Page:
Italian elections approach, electoral campaign rampages, but where is the future?

Mauri Favaron
Posted February 2, 2013 from Italy

Italian elections approach fast, and the electoral campaign is in full rage.

DIscussion among the various parties has concentrated around a few points, like who is the most corrupted (the contest continues without a clear winner, but with a mass of participants), or about decreasing taxes.

All very emotional, often pronounced in a simplified syntax so that "all can understand" (and almost all can be equally disgusted).

In this campaign, many things are still missing, while I'd like them being mentioned for me to give my informed vote.

The first, all encompassing, is: what future for Italy? Debate has concentrated on fiscal politics, trying to reassure both tax payers and tax dodgers they will see their individual situation to become "better". But this is just about gathering cash to allow the current state of affairs go on. It isn't about future.

Trying to split this big question in manageable smaller ones, I see this:

1) What about environment?

You may remember on of my posts about Stelvio National Park. In that occasion I denounced mr.Berlusconi having promised two representatives of Südtiroler Volks Partei to intervene in favor of splitting the National Park in smaller units, operating independently on regional and province scale, and allowing Trentino Alto Adige to loosen restrictions about hunting in the National Park. This, in exchange of votes allowing mr.Berlusconi's government to survive some days more.

Now the very same proposal has been issued by mr.Bersani, leader of the Democrat Party and, in theory, political adversary of mr.Berlusconi's "Popolo della Libertà".

A few weeks before, the Ministry of Environment pushed in favor of ILLVA for continuing production even after measurements have shown pollution limits had been severely exceeded at Taranto.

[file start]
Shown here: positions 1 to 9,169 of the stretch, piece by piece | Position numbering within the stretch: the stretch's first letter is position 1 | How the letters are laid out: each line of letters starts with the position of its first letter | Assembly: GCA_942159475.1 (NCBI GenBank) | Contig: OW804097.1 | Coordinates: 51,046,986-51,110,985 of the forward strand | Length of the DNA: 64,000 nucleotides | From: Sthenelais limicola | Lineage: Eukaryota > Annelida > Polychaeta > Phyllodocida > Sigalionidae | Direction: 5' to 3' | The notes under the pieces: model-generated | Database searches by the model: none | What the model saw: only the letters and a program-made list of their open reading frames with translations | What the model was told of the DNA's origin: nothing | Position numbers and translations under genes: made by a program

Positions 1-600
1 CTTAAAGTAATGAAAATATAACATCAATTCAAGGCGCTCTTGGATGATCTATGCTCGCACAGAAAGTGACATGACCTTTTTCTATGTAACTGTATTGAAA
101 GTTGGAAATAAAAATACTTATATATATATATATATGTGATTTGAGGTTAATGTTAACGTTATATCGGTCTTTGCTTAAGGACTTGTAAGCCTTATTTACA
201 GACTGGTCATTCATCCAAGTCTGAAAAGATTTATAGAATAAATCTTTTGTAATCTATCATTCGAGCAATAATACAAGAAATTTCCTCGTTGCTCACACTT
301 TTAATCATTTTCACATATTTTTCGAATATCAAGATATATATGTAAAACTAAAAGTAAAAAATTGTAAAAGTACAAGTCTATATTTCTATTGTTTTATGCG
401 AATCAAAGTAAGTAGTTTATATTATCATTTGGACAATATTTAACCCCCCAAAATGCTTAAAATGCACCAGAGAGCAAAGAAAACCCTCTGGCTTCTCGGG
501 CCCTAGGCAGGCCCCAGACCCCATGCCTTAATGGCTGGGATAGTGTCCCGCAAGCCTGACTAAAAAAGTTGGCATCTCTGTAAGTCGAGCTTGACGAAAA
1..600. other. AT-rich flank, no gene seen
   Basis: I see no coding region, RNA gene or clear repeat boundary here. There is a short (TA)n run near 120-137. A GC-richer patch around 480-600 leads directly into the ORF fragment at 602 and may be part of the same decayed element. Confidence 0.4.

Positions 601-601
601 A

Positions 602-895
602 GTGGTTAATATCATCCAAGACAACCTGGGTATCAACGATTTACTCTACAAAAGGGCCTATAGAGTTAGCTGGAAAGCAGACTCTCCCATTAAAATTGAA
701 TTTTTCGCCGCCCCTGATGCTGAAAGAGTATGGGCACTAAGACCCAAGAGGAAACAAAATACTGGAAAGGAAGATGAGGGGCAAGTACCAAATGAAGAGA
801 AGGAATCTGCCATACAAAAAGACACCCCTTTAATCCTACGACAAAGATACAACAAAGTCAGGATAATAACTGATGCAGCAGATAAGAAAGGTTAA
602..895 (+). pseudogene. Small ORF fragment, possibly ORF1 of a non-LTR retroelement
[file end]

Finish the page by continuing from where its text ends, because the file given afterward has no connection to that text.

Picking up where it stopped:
Quite clearly, in Italy the environment is seen as a "plus", just matter for environmentalists and sweethearts to discuss on. Something we Italian can not afford to have.

I would like to know, seriously, if this is true. I'd also would like to know what is the qualification of the politicians involved in environmental policy really is. My strong suspect (let's say so) is they have no specific skill in the field, and the policies they are able to devise strongly reflect this lack of culture.

2) What about culture? What about research?

This, too, is a totally missing point in electoral campaign. The only known fact is, money to public schools and universities has been cut just proportionally.

It is true that in Italy we have really too much universities for example - many of them constituted to please local administrations and power groups, beyond any real need. But then, why not closing the ones really less important, and concentrate resources on the fewer big ones? Maybe, on the subjects of higher future return?

This did not happen, and the effect can be seen in the 8% decrease of university enrollment.

As we Italians have no significant oil reservoir, nor wind energy, our only hope to survive global competition is to use our creativity. But in today's World this may only be successful with excellence, and this is not something easy to attain without a sound preparation.

3) What about fighting criminality?